So when Sunday rolled around I had a battle of the ginger round 2. A favorite recipe of mine is for cinnamon rolls. I just love them (cinnamon aside). I mean how can you not love sweet dough with a slathering of icing. I ended up tweaking my recipe and throwing in a few additions to combat the potential spicy pungency of the ginger. Overall, these were some pretty sweet rolls.


-I’ve always used soymilk in this recipe but you can use whole or skim if you are so lacto-inclined.

-Next time I might try adding some chopped up macadamia nuts to give it a more tropical flair.

-If you are not a fan of the pineapple, maybe try adding some peach preserves to the ginger and cut back on some of the sugar. Mmm peachy ginger. Oh or maybe even some crushed frozen raspberries. Or BOTH! Heyyoo!

-The dough is a great launching point for any sweet roll your heart desires!

So Swirly. These are the extras I froze as "place and bakes" for a future sweet ginger craving.

Sweet Pineapple-Ginger Swirls


  • 2 packages yeast  2 scant tablespoons
  • 1/2 cup hot water
  • 1 tablespoon sugar
  • 1/2 cup butter
  • 3/4 cup soymilk (warmed)
  • 1/2 cup sugar
  • 1 egg
  • 1 teaspoon salt
  • 4 1/2 cups flour

Dough filling:

  • 1/2 cup butter
  • 1 1/4 cups brown sugar
  • 1/4 cup granular sugar
  • 1 ½ Tbsp ground ginger
  • ¼ tsp cinnamon
  • A dash of nutmeg (fresh is best)
  • 1 can crushed pineapple (squeeze out all liquid from pineapple and set aside)


  • ¼ c unsalted butter, room temperature
  • 2 c. powdered sugar
  • 3-4 tablespoons pineapple juice

Dissolve the yeast in 1/2 cup of lukewarm water and 1 tablespoon of sugar and set aside.

Melt the butter and combine with the milk. Using an electric mixer with a dough hook mix dissolved yeast and butter/milk mixture on low. Slowly add the sugar, then the egg. Add salt and 2 cups of flour on low, blend until smooth. Now slowly add 1/2 cup at a time, the rest of the flour.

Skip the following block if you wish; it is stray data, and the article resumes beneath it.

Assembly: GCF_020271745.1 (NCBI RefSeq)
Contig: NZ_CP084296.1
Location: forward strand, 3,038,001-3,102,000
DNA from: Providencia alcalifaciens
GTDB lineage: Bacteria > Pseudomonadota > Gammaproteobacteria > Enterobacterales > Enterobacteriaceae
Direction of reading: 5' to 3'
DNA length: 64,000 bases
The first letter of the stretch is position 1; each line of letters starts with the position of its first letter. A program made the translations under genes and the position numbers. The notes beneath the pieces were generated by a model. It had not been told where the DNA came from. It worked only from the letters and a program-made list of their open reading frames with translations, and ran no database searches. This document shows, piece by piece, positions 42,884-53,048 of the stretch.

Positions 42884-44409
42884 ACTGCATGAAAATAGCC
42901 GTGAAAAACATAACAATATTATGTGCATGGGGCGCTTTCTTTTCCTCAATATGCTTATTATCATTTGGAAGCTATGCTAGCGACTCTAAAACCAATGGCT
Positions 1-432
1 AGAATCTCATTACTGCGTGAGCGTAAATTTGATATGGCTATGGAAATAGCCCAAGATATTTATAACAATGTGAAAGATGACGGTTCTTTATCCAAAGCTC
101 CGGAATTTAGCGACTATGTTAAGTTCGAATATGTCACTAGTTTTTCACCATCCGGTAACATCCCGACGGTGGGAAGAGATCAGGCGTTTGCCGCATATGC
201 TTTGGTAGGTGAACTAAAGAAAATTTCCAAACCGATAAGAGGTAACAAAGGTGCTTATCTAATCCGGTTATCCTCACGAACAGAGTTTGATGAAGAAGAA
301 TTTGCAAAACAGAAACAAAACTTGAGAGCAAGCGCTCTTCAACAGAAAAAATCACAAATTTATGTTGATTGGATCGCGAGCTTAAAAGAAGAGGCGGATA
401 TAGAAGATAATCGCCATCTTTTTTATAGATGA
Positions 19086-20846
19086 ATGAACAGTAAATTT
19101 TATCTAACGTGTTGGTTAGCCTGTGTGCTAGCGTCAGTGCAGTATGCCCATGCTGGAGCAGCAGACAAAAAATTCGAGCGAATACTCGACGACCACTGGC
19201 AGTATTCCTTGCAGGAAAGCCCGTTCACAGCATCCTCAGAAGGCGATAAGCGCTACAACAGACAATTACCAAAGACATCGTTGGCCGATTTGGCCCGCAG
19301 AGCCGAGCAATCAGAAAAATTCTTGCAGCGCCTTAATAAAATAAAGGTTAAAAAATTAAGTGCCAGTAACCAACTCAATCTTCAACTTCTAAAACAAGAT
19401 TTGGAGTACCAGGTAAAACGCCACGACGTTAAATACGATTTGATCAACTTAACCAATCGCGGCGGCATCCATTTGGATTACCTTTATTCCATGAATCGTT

Continue to work the dough with the mixer for a few more minutes until elastic-y or put dough onto floured counter top and knead until it doesn’t stick to your hands (I enjoy the zen of the latter method).

Place in a greased bowl. Cover with damp cloth and let rise for 45 minutes to 1 hour, until it doubles in size. (I let it rise in a cooled oven where the air and temperature is consistent).

Buttered and sprinkled with sugars. Also, I rolled out on plastic wrap to make the rolling part easier (and use less flour).

Remove from bowl and place on a floured counter. Roll out in a 12 by 24-inch (approximately) rectangle, not too thin (okay you need a number ¼ inch thickness). In a bowl mix together sugars, ginger, cinnamon and nutmeg. Spread melted butter over dough, sprinkle with sugar mixture evenly. Then sprinkle the crushed pineapple that has been purged of excess liquid.

Sprinkled with the squeezed crushed pineapple.

Slowly roll dough into a log. Using a very sharp knife, cut into thumb-width slices or 1-inch widths. Place in round cake pan, casserole dish or foil pan. Recover with damp cloth and let rise to desired height (20 min or so).

To make frosting, using a whisk cream the butter until smooth then keep adding powdered sugar alternately with the reserved pineapple juice. The resulting frosting will look very similar to the stuff that comes in the Orange Pillsbury Cinnamon rolls, (which I love by the way) only with a hint of pineapple-ness. Set aside.

Preheat oven to 350 degrees. Bake rolls for 15 minutes, then watch for desired brown-ness. Remove from oven and let cool for a minute. Using a knife frost generously (or sparingly boo!) with pineapple frosting. Enjoy with some hot tea or coffee.

Yum! <(^_^)>

~Erik <(^_^)>